In 2013, Google’s autonomous self driving car division, Waymo, decided to abandon its experimentation (highway driving assist feature) on this level when it found that the drivers of these cars were filmed engaging in tasks like applying makeup or even falling asleep behind the wheel when they were supposed to be paying attention to the road ahead! However, earlier this year, it was announced that the 2018 Audi A8 became the first production car to achieve level 3 autonomy.
Level 4 – High Automation
Remember the car that Will Smith’s character, Detective Spooner, drives in the movie I, Robot? In the film, the car drives itself but gives the control back to Smith’s character when he asks for it. This extent of understanding between the driver and the car is achieved in level 4 driverless cars. These cars will have fully autonomous driving capabilities and will be able to drive themselves without any human inputs. In other words, the driver does not have to concern himself with being ready to take control from the car like in the previous level. All that the driver has to do is kick back and enjoy the ride. However, if the driver wishes to take control, the car (which comes with all the mechanical components to enable human driving), surrenders complete control to the driver. But the idea of including the entire mechanics for manual driving has been dubbed as costly and redundant. But this has not deterred car manufacturers Ford and Volvo from announcing a 2021 deadline to roll out Level 4 cars. Internet and artificial intelligence company, Baidu, has also announced plans to make level 4 cars available by 2021.
Level 5 – Full Automation
This level of automated cars is considered the light at the end of the tunnel. The car of the future where the idea of a driver ceases to exist and the role of a human being will be reduced to that of a passenger. A completely autonomous engineering marvel that will carry out every last function that its primitive Level 0 ancestors required a human for. A glimpse of this concept car can be seen in the critically-acclaimed Netflix sci-fi thriller Black Mirror episode titled, ‘Hated By The Nation’.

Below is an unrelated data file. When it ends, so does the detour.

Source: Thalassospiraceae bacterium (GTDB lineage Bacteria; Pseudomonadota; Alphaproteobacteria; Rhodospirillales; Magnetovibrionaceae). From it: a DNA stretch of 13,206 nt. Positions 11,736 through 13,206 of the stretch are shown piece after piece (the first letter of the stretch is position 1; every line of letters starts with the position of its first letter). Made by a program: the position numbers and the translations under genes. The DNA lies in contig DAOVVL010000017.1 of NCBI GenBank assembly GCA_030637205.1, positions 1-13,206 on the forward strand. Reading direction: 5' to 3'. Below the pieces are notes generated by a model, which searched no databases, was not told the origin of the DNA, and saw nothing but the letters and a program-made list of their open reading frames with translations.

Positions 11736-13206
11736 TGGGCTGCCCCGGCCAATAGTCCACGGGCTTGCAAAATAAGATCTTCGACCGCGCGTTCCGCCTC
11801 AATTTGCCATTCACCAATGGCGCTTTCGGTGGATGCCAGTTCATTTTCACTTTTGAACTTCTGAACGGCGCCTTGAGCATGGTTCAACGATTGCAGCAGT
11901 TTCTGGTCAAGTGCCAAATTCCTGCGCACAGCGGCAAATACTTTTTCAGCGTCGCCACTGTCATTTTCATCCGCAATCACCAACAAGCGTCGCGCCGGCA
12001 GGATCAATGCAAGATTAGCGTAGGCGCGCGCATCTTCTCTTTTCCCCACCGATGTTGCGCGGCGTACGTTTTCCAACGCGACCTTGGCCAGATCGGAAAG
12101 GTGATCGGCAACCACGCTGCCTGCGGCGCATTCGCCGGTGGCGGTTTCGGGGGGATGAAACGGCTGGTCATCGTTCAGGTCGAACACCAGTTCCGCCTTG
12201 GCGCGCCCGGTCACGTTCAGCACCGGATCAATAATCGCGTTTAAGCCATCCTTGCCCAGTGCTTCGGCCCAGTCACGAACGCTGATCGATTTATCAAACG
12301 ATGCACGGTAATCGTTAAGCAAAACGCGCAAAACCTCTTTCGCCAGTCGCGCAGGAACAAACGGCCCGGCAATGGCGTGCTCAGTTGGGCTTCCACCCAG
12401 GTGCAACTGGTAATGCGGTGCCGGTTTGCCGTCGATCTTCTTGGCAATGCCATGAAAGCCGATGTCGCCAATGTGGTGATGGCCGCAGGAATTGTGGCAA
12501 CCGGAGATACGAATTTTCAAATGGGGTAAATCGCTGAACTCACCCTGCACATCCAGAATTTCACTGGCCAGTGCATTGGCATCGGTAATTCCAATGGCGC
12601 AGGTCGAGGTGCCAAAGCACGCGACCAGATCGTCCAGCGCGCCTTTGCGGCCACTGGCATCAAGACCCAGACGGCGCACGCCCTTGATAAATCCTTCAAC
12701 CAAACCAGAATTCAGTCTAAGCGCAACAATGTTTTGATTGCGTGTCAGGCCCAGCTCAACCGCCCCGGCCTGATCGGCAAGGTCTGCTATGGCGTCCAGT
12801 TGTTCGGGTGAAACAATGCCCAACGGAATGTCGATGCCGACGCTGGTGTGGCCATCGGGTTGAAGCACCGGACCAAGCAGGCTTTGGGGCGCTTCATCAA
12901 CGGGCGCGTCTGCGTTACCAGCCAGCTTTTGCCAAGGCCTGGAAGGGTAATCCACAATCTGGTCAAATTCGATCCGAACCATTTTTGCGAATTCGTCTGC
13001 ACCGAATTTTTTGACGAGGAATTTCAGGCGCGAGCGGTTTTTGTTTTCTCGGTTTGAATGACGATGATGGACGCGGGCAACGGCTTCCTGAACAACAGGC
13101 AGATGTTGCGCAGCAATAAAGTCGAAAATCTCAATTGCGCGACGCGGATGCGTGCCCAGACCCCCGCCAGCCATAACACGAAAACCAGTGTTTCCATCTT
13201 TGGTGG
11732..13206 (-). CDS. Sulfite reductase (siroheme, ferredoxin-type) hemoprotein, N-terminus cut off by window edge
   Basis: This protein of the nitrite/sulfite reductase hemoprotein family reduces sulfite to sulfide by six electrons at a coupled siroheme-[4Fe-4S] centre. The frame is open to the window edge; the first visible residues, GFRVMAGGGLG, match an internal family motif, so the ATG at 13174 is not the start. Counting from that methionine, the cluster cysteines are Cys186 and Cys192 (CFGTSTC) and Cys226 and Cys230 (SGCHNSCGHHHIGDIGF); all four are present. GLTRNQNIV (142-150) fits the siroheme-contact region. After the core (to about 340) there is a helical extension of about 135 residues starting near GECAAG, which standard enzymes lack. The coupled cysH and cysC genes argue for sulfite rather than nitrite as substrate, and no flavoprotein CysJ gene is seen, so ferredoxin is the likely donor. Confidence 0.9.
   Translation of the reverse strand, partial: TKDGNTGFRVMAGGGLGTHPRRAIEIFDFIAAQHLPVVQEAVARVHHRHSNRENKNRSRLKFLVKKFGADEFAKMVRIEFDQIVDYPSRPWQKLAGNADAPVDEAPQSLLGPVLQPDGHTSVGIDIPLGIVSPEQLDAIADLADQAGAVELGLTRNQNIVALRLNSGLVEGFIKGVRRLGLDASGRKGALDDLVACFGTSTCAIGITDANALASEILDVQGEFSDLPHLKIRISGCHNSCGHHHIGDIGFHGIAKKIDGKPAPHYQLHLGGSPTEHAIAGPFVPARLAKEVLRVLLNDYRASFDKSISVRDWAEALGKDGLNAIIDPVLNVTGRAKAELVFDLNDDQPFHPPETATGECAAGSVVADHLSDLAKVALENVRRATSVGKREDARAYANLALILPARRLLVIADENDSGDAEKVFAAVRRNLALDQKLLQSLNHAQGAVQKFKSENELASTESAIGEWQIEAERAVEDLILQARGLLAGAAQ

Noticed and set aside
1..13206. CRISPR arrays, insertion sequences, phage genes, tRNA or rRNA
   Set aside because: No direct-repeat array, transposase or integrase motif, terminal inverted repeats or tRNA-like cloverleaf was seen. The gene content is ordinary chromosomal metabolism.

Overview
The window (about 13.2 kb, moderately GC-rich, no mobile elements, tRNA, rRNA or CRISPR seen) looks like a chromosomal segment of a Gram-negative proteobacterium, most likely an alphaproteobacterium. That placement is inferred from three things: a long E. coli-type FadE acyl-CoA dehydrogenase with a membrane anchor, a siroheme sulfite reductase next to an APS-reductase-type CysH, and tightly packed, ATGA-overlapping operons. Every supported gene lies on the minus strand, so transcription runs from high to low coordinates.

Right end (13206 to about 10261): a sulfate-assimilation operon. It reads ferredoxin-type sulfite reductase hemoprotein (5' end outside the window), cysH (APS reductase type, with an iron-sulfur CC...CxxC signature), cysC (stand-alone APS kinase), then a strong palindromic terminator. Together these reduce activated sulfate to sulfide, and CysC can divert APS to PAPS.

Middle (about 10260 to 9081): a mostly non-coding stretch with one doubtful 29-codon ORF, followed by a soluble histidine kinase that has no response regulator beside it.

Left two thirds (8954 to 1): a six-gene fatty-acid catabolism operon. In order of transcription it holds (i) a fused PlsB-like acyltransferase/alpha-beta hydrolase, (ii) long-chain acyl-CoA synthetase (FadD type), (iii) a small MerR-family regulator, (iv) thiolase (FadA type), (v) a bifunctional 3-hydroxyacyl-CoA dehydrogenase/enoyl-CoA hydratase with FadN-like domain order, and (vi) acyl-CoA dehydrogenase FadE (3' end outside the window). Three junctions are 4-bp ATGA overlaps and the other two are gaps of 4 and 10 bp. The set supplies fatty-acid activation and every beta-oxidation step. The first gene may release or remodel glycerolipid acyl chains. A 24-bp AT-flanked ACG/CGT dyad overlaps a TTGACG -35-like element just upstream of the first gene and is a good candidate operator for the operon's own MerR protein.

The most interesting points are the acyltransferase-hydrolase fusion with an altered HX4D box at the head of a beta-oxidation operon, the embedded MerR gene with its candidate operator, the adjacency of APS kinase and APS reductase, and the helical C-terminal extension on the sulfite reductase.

In this regard, Waymo, has taken giant strides in making it a reality. Waymo recently announced that its fleet of self-driving test cars had clocked over 4 million miles. From regular simulation to putting their cars through unique constructed scenarios in their 91 acre test facility, Waymo has been working on the premise that when it comes to full automation, experience and continuous learning is the key. The cars have also been driven across various terrains like the bridges in San Francisco Bay, the Santa Cruz mountains in California, and the dust storms of Arizona.
Among the known players who are aggressively working towards complete automation, Chipmaker Nvidia Corp is the latest to join the club. Its NVIDIA DRIVE PX shows promise and aims at making level 5 driverless cars possible on a 2021 deadline.
With multiple players in the fray and all of them working towards the same idea, the autonomous car industry is set be worth $7 trillion by 2050. But the underlying point is that a completely autonomous car is well on its way of becoming a reality. The only thing remains to be seen is when we can see the inventions on road in India.
From errant traffic and lawless driving to illegal constructions and shoddy maintenance of roads, a driverless cars would have to take many, many variables into consideration. In a 2016 interview, former Uber CEO Travis Kalanick had said that India would be the “last place” to get autonomous cars. “Have you see the way people drive here,” he had exclaimed jokingly.
Let us hope that’s not the case.